“Porsches, in contrast, have generally all worked hard. Six-figure mileages are not uncommon. The new ones in particular are so bulletproof and reliable that people almost without thinking start using them daily, clocking up the mileage.
This is why the Porsche marketplace really values two things: air cooled and low mileage. That’s where the really valuable and collectable Porsches are.”
The showroom stock reflects this, containing, among other things, a 1-of-50 930 Turbo LE for £120,000; a 1989 Speedster in right-hand drive with just 9,000 miles on the clock, also for £120,000, and an amazing no-expense-spared 964 3.8 RS recreation for £199,995. The £90,000 993 Turbo is also impressive, and there’s plenty more besides.
But for all his love of air-cooled 911s, Paul also can’t resist a genuine enthusiast bargain. He has a 996 Turbo in, for example, that’s up at £30,000. Why did he break his own rule of thumb? “Because the 996, and the Turbo in particular, is an absolute bargain right now.
“People listen to the man in the pub – ‘you don’t want to buy one of these, they’re weak and unreliable’, they say. Nonsense. They may cost a bit more to run than an air-cooled car, but by supercar standards it’s still not big bucks. And they’re still Porsches, so still have that in-built integrity.
“All this pub chat has depressed values, but they will come around. The 356 came around, and in ten years time so too will the 996. It may never be worth as much as a 993 or 997, but it’s still a Porsche, and thus will still grow in time.”
Jonathan is right: Paul is an enthusiast, a great guy to talk with, and is passionate, approachable and friendly. The Hexagon site itself reflects this, being refreshing before you even set foot in it.
It’s relatively easy to get to, located about five minutes from the North Circular, and you can park with ease once you’re there – both real luxuries given its central location.
Paul’s office is right outside and, chances are he’ll greet you. If he’s not there, stepping into the modern-look reception presents plenty of Hexagon history thanks to some fascinating posters (spot the racing stars).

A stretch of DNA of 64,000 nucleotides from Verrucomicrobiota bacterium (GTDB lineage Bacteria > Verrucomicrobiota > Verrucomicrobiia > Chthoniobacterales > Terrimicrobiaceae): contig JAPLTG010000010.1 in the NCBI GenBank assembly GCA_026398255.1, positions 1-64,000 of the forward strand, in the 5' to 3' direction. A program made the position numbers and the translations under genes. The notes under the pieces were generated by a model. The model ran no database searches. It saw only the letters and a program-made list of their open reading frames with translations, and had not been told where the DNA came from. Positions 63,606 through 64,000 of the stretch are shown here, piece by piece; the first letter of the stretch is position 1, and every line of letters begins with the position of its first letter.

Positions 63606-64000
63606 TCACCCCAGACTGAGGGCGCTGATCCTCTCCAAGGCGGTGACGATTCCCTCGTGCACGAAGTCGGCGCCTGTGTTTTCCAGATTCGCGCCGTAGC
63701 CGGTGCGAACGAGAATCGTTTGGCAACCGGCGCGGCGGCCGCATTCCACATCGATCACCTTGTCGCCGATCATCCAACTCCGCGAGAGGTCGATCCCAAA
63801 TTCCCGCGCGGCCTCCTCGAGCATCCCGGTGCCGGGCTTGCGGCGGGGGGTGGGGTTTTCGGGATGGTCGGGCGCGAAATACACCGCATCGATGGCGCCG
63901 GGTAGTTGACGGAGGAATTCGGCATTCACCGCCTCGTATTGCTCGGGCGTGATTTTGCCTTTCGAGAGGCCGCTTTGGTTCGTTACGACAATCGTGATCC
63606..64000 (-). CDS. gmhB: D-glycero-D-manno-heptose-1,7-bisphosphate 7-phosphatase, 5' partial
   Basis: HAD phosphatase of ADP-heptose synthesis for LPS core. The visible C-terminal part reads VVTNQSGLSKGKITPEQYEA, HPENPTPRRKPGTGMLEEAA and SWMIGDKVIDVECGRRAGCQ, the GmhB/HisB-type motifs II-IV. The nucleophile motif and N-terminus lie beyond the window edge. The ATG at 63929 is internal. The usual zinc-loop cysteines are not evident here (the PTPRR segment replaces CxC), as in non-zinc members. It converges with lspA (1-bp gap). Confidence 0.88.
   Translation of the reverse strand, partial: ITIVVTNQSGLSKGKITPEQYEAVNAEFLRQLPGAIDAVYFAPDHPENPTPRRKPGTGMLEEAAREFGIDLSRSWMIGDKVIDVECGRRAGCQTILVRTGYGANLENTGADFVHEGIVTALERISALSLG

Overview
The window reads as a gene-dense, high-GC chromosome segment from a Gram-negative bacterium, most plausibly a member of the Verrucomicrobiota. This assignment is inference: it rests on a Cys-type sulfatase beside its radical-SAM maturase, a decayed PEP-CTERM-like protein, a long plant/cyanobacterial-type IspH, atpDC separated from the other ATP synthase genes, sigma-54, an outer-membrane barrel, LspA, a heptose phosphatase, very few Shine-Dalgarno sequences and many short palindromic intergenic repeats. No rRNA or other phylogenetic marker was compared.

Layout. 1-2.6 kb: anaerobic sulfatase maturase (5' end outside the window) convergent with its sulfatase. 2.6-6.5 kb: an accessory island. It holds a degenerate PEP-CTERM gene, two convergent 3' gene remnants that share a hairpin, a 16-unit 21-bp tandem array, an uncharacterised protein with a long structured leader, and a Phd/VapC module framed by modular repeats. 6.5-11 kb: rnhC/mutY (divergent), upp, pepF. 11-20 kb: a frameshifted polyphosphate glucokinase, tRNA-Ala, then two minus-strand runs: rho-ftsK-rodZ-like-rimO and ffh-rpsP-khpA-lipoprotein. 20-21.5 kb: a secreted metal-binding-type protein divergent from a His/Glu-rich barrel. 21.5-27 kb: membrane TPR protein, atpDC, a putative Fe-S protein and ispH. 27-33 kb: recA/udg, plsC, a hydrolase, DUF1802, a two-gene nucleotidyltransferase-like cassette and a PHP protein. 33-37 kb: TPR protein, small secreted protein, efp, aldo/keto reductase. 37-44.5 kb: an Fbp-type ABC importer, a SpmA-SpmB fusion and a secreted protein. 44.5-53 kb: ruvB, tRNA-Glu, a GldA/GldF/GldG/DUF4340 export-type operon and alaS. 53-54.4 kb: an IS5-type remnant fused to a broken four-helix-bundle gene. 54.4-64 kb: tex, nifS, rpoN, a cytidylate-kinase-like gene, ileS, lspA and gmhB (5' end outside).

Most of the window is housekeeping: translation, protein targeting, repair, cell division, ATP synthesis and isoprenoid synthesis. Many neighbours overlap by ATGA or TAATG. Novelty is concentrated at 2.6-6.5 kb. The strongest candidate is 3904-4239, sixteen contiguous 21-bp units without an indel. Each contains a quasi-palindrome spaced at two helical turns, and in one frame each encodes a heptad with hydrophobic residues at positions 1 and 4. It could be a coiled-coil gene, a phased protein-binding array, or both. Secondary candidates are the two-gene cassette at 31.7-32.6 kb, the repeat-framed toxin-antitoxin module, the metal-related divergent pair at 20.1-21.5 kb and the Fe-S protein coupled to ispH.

But it’s the cars that are the centrepiece, and take centre stage in the building. It’s not a soulless showroom, as Paul has filled this with plenty of Hexagon memorabilia. The array of stock is incredible, amounting to easily well over a million pounds’ worth, and the standards of preparation are incredible.
Owner: Paul Michaels
Founded: 1963 (Hexagon Classics: 2013)
Location: South Kensington and North London
Rarest 911 sold: 1974 RS 3.0-litre
Most common 911 sold: 993 Turbo
Most expensive 911 sold: 993 GT2 (“We have just acquired two cars that will break our own most expensive record – a one-of-two RHD 964 RS 3.8 and a one-of-51 964 RSR”) Interesting fact about the business: Hexagon Racing entered F1 racing in 1972, with driver John Watson (yes, the John Watson) scoring six points overall, including a fourth place in Austria!
Hexagon Modern Classics is undergoing redevelopment too, despite being such a fresh HQ. There’s a new showroom for classic BMWs being built – leaving the main showroom free for the air-cooled Porsches – and Paul is also putting the finishing touches to an on-site photo studio.
There’s a huge vehicle preparation area – “each car takes three full days to valet and detail to my standards,” says Paul – and there’s also a workshop for fettling classic 911s.
Paul is even on the lookout for a new member of the team: the man who ran the Hexagon Racing team in the Seventies – and, amazingly, spent a year on the F1 circuit – is looking for an air-cooled 911 expert. As dream jobs for Porsche fans go, this has to take some beating.